Oops. That feel good Red campaign isn't working out after all. It seems it took up to an estimated $100 million to bring in $18 million for the charity effort. Not exactly the best ROI for a campaign of any kind. Groups such as Buy Less Crap which we wrote about here have derided the campaign claiming it's stupid to make people spend money to buy stuff when they could just give directly to charity far more efficiently. It's true. While many businesses may need a middle man to function properly, charity is most certainly not one of them.
The star studded campaign which was fronted by Steven Spielberg, Bono, Christy Turlingon, Chris Rock, Oprah Winfrey and others seems to have been a flop. Global Fund Private Sector Head Rajesh Anandan defended the campaign telling Advertising Age, "Red has done as much as we could have hoped for in the short time it has been up and running. The launch cost of this kind of campaign is going to be hugely front loaded. It's a very costly exercise."
Historically shunned but acknowledged more and more every year by car markers is the inevitable fact car accidents happen. Following VW's most recent entry with its dramatic crash ads comes this work (one, two) by Team One and visual effects company A52 for Lexus in which an interesting approach is taken to illustrate the ability of Lexus vehicles to help you avoid accidents. Each of the two spots takes a reverse look at an accident and, through a set change, takes us from the accident to a world in which the accident never occurs.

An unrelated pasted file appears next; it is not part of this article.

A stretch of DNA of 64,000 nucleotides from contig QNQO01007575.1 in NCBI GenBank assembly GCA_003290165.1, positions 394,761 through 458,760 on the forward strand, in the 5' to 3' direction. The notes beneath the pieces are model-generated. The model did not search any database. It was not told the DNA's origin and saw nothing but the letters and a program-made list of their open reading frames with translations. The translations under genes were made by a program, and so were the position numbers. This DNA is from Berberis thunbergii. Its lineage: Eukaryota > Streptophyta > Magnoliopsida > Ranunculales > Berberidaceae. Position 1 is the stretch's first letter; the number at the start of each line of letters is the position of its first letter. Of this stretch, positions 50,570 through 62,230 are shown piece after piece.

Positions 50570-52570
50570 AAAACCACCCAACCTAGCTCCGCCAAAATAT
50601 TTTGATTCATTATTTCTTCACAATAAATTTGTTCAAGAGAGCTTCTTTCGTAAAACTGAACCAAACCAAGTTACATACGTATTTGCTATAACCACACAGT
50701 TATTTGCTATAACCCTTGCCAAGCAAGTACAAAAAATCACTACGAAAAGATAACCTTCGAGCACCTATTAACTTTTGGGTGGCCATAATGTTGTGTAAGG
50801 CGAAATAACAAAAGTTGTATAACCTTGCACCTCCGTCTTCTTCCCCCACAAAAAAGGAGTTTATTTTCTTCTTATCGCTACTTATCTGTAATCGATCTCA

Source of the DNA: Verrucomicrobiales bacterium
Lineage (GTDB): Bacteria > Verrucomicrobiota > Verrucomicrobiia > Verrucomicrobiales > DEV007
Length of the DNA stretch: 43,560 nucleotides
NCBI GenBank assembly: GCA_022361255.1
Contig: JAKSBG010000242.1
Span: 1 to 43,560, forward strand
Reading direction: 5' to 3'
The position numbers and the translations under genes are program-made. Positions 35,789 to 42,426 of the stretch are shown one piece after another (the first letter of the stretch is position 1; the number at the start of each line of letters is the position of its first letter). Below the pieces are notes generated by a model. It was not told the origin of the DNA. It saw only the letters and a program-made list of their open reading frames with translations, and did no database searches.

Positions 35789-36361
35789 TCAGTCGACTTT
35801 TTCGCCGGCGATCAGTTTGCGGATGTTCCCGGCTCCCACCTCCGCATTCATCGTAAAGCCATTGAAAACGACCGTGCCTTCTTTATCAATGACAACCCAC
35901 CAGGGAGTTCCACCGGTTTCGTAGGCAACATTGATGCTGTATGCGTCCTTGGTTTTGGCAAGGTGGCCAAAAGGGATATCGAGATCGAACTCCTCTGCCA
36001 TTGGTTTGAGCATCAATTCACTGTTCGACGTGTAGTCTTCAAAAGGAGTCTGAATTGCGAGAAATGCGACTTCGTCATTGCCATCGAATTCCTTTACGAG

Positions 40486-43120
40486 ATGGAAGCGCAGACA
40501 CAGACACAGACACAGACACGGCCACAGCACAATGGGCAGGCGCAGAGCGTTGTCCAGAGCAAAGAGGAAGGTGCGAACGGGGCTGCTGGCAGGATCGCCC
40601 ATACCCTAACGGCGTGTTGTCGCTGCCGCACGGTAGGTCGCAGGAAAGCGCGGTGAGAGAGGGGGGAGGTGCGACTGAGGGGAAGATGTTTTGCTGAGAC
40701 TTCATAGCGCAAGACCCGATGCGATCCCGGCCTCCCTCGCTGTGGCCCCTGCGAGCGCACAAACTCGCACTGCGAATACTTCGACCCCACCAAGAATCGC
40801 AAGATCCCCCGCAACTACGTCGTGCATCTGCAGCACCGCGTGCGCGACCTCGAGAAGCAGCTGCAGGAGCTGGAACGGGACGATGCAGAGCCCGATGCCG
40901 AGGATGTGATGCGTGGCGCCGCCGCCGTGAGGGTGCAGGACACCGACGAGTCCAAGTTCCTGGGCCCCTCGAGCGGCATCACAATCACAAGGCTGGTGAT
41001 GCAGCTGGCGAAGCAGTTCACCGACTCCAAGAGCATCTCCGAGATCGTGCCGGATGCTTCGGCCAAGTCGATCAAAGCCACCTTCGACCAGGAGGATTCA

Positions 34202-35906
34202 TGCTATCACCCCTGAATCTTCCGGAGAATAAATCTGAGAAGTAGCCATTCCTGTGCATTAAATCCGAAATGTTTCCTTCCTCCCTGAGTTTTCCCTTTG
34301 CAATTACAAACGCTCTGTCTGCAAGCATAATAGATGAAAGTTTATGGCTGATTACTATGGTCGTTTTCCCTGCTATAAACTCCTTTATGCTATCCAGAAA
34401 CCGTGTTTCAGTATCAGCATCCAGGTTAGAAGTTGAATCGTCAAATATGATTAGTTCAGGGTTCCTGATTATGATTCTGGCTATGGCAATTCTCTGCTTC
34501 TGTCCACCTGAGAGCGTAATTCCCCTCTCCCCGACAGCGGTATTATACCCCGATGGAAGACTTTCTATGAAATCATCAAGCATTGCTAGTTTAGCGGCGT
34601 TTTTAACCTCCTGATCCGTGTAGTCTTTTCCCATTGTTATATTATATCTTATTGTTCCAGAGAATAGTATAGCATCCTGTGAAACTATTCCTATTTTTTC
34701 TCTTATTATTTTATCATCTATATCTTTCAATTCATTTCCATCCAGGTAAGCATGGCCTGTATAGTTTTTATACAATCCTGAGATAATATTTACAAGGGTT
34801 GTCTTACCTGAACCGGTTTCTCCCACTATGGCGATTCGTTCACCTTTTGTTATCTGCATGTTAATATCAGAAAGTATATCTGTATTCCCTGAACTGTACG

Recently, the Danish Road Safety Council took a similar but more dramatic approach with a couple ads that reverse the filming of an actual accident. The Lexus campaign imagines a world without accidents/injury because cars are designed to be safer. The Road Safety Council imagines the same thing but by urging people to drive more safely. Each uses trauma to illustrate trauma doesn't have to occur in the first place.
Leaving all political correctness to cause groups with nothing to do but bitch about every possible human activity and opinion, this new campaign from Cleveland agency Brokaw for Horton Crossbow, refreshingly, minces no words selling its article of death. With witty slaps in the face like "Hunters really aren't so different from other environmentalists. We just like to keep souvenirs" and "Sometimes the best way to clear your head is to bring one back to mount on the wall," the campaign isn't likely to be well-loved by PETA, the Humane Society or the Society for the Prevention of Cruelty to Animals. We do, however, think Charlton Heston would get a kick out of it.
See the whole campaign here.
In its new campaign, dubbed "Drop Dead Refreshing," St. Pauli Girl is playing a little game with us. Front and center in the brewer's new print campaign is the image of a model Photoshopped to look like beer. As an added twist to the campaign, the model is said to be "renowned and popular" and those who care, can guess the model's identity on the brewers website. Her identity will be revealed this spring.
Look for the ads in March and April issues of Esquire, Maxim, Men's Health, Playboy, Rolling Stone, Backpacker, and Sports Illustrated. Other campaign images are here and here.